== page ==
Writing On Literature

  • This was the Rugby World Cup that was going to extend rugby's horizon. The game would show a surprising new face in unfamiliar surroundings to hundreds of thousands of potential start-up fans and players. Then the IRB decided to give RWC 2011 to New Zealand, and not Japan. This was a gift not just of the Cup, but of the cup too. Not even the flakey All Blacks could fail to win the Webb Ellis trophy with home advantage, though they tried their best, offering at the last a glimmer of hope to anyone who loves the game. That hope was extinguished. The All Blacks held on for their win that had been ordained since the IRB decision in

    Oct 23,
  • I was asked to write something for the Radley College 2011 rugby tour brochure to Australia. My envy of a trip like that just about allowed me to say yes. Maybe there's a spot for a physio's assistant? I have experience in this field. Radley College RUFC in Australia 2011 There’s an old joke in Ireland about a tourist asking for directions to a well-known local attraction.  ‘Aye,’ says the local sage. ‘I know where it is. Only I wouldn’t start from here.’ The same might be said of a rugby tour to Australia. A visiting side from England can expect the sporting welcome to be more traditionally Australian than for anyone else. Australians hate to lose. They hate

    Jul 12,
  • In 2003, I went to Japan as Visiting Professor at the University of Tokyo, a post that had evolved from the Professorship held in 1924 by the First World War poet Edmund Blunden. Blunden wrote the prose account of his wartime experiences, Undertones of War, in the shadow of the University's grand Red Gate referring only to some trench-maps and his anxious unforgetting. Blunden's time in Tokyo was immensely productive, inspiring new poems, edited texts, critical commentaries. He also kept up with his beloved cricket (there is a separate chapter on Cricket in Barry Webb's definitive biography). However, my own combination of interests meant that while teaching in his shadow I was presented with a literary scoop, or so I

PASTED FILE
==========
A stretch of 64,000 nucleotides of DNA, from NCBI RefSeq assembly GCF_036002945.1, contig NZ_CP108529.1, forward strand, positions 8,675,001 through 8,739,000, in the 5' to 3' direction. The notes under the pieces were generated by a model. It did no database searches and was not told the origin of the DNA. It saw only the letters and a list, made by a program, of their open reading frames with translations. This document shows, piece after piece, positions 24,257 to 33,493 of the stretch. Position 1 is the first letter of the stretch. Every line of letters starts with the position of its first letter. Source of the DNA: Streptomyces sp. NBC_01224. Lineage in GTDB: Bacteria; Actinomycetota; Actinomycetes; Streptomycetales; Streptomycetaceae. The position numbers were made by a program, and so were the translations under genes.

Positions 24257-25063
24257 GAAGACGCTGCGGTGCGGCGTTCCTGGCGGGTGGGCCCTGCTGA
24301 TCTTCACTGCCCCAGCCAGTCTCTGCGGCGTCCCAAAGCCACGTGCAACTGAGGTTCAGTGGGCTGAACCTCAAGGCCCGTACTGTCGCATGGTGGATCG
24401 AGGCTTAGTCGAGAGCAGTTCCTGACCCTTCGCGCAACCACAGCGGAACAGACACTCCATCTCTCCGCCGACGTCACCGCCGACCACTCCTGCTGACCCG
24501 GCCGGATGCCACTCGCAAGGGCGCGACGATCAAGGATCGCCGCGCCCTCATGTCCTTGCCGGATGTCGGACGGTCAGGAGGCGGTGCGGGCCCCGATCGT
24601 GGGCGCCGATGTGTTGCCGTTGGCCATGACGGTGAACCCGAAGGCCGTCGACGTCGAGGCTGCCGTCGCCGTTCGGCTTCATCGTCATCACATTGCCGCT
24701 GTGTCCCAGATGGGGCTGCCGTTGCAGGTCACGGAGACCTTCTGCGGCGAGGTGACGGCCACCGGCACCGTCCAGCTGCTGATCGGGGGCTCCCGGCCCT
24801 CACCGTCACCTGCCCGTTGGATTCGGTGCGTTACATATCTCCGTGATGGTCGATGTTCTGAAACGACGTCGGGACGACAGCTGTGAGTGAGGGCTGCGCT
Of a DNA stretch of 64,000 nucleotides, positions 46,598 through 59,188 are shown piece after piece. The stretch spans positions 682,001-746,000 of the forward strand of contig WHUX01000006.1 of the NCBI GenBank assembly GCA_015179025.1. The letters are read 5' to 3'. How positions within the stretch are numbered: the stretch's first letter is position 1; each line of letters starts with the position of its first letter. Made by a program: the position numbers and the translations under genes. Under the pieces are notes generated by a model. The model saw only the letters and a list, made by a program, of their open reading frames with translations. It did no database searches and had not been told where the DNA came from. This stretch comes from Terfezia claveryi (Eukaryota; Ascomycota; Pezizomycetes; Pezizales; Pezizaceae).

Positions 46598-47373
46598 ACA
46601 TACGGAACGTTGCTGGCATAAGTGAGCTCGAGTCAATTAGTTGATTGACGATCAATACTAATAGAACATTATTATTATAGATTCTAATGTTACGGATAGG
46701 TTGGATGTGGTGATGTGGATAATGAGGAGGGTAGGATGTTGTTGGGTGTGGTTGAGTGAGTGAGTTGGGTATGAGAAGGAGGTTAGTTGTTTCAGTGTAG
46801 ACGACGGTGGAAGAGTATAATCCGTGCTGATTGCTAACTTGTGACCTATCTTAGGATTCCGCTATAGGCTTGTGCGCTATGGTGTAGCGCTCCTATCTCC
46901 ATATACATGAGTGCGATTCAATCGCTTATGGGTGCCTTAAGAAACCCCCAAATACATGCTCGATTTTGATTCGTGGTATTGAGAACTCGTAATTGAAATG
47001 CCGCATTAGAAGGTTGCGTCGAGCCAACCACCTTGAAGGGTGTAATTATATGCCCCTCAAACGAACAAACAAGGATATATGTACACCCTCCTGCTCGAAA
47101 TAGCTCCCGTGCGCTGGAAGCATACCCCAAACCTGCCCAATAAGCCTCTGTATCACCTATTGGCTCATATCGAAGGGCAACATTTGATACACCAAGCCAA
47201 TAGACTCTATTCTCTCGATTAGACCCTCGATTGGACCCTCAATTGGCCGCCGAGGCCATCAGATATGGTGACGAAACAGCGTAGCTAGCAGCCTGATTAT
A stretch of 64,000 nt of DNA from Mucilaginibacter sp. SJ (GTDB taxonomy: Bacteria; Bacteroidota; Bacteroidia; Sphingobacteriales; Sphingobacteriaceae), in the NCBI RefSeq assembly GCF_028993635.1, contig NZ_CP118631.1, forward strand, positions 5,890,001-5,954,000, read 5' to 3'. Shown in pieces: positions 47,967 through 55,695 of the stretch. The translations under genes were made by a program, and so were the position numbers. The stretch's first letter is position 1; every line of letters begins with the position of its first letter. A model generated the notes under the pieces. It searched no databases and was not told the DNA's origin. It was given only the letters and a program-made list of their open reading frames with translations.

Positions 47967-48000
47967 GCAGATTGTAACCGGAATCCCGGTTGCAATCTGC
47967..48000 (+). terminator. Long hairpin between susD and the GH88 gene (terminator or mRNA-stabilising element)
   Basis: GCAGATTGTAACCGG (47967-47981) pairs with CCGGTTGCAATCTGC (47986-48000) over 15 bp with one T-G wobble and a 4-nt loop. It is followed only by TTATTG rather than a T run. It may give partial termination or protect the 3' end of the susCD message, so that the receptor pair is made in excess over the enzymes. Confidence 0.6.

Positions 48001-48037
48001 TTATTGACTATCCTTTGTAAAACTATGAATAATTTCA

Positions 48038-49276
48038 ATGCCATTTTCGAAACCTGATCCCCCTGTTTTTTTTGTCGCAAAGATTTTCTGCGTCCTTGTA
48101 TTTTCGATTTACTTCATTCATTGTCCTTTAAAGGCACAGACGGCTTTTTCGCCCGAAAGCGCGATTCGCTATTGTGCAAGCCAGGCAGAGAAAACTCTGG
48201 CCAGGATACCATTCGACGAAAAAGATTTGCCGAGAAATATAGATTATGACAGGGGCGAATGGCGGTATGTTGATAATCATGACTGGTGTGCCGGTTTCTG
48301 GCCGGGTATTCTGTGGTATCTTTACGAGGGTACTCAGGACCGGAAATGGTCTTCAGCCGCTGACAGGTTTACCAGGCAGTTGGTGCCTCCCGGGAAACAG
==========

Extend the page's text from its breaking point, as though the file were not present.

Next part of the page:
Feb 19,
  • I know I keep promising to post up the first pages of J'suis pas plus con, or rather, I promised once and I always keep my promises. I have, however, been distracted by two issues. Computer malfunctions, which are boring. And stash. As an ambitious rugby player, I used to have the same hunger for stash as everyone else.  'Stash' was the stuff that came with selection to a team.  Stash is the extras, the perks, the over-and-aboves, and in those days, before the ease of printing onto synthetic materials, stash was expensive and therefore reserved most often for representative teams.  It was worth having. Typical items would be tracksuits, training tops, match shorts, maybe even a team-branded bag.

    Oct 17,
  • The Real ThingThere’s an old rugby saying: if you’re good enough, you’re big enough.  The actor Matt Damon would have to be very good indeed.  In Clint Eastwood’s new film Invictus, Damon plays the role of 1995 Rugby World Cup winning captain Francois Pienaar.  He is 5 inches shorter and 4 stones lighter – the All Blacks would snap him in half. At 5’10” Matt Damon is also shorter than Nelson Mandela (6’1”), who in Eastwood’s film is played by Morgan Freeman (6’2”).  Winning the World Cup as the shortest man in the room is the kind of exploit that Hollywood loves. Invictus is based on John Carlin’s book Playing the Enemy, which describes Nelson Mandela’s use of rugby to

    Feb 05,
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